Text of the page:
I have been following the bitter arguments on Twitter between educational traditionalists and progressives with interest lately. A lot of the anger has come about as a result of the event last weekend held at Michaela school to promote their new book “Battle Hymn of the Tiger Teachers”. There was a very memorable moment in the debate where Michaela head, Katharine Birbalsingh, made an impassioned speech about reclaiming authority and discipline in our schools. I won’t paraphrase it too much, best listen to it here.

The speech, which was not everybody’s cup of tea, struck a real chord with me because I am witnessing on a daily basis what happens to a school when respect for teachers is lost and behaviour gets out of hand. It isn’t pretty. Actually, it’s tragic and I feel desperately sorry for the students at my school who are unlikely to get much of an education at the end of their time here. I feel particularly frustrated because the school I work in is new – it opened only 4 years ago. The leadership had a perfect opportunity to start something from scratch and embed the right kind of culture in that first year where there was only one year group to contend with, but that precious opportunity was squandered away. Instead, we have a set of year 10s who behave with impunity because they know they can get away with it, and in turn they set a poor example for all the other year groups.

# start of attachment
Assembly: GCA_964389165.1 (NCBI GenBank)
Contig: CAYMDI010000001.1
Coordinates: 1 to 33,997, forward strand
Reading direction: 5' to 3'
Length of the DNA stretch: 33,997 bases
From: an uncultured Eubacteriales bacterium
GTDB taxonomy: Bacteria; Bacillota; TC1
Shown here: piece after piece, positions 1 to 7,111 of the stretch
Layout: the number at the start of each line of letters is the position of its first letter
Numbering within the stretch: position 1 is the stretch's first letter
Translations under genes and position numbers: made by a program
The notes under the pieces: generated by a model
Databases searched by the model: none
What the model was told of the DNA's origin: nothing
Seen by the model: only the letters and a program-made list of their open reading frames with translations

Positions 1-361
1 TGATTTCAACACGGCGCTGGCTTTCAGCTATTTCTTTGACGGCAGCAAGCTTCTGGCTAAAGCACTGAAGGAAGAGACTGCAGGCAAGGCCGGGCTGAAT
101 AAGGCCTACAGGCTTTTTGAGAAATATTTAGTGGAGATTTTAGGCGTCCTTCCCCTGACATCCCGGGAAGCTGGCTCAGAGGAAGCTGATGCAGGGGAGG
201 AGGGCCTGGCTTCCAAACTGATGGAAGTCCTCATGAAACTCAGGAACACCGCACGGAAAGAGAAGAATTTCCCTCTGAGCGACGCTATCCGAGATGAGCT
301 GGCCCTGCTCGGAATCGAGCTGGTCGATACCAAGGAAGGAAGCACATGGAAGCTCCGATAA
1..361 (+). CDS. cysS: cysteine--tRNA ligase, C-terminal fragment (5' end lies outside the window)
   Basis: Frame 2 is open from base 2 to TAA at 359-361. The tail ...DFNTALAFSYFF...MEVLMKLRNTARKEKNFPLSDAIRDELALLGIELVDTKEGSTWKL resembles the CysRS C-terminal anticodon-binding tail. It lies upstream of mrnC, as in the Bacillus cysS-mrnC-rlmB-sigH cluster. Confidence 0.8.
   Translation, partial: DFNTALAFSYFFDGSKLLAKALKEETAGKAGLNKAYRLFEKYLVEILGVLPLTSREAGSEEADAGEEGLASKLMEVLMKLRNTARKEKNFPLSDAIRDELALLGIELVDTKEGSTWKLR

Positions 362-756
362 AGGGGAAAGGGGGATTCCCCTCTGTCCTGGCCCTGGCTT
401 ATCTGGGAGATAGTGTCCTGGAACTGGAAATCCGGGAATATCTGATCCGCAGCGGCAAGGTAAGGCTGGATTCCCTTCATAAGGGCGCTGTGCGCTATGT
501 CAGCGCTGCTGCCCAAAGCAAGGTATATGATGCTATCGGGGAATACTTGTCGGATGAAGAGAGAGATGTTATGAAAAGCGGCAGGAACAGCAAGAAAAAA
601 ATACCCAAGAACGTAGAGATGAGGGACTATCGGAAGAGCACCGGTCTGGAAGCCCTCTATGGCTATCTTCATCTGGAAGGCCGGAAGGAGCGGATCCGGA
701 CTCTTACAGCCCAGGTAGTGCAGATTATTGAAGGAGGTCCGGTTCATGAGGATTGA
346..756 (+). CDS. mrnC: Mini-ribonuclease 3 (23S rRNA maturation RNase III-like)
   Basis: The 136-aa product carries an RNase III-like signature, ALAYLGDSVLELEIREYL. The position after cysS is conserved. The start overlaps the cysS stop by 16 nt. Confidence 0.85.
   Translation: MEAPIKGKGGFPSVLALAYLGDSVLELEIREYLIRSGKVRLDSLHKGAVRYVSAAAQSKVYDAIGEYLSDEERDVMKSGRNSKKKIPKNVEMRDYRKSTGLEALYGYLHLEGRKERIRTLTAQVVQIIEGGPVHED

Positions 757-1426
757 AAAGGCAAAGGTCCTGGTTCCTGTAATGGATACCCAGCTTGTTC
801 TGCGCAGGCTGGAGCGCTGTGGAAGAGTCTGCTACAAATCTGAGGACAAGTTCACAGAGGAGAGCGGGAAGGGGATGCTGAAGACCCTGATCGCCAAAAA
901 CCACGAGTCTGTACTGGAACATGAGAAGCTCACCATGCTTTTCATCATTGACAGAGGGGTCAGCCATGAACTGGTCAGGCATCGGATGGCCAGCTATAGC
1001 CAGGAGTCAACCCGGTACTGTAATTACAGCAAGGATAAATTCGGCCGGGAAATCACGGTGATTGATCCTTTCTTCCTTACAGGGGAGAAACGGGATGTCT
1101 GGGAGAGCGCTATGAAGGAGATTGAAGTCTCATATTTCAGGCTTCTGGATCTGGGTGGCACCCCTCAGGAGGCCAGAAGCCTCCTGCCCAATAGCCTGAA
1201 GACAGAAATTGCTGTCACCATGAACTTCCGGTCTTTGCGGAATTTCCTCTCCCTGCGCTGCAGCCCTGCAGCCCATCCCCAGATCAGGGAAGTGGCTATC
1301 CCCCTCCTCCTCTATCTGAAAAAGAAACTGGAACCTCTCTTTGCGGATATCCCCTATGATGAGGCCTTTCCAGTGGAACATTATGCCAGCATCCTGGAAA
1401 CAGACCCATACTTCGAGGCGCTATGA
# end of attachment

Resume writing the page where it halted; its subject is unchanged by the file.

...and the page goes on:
Our head’s big mantra, as far as I can tell, is grit. Yes he wants the students at his school to do well academically, but more importantly, he wants them to show grit and resilience. A lot of what he says to us on inset days could be lifted straight out of “Educating Ruby”, a book I found incredibly disheartening in its approach to education. The main message, if you have not read it, is that there are some things more important to learn at school than the academic curriculum. It’s alright that the mythical Ruby in the book leaves school without any A-C GCSEs because she has learnt something else more valuable: grit and resilience. Such skills, we are to infer, will allow her to make the most of her lot in life (i.e. she will probably stay poor but she will be a more contented poor).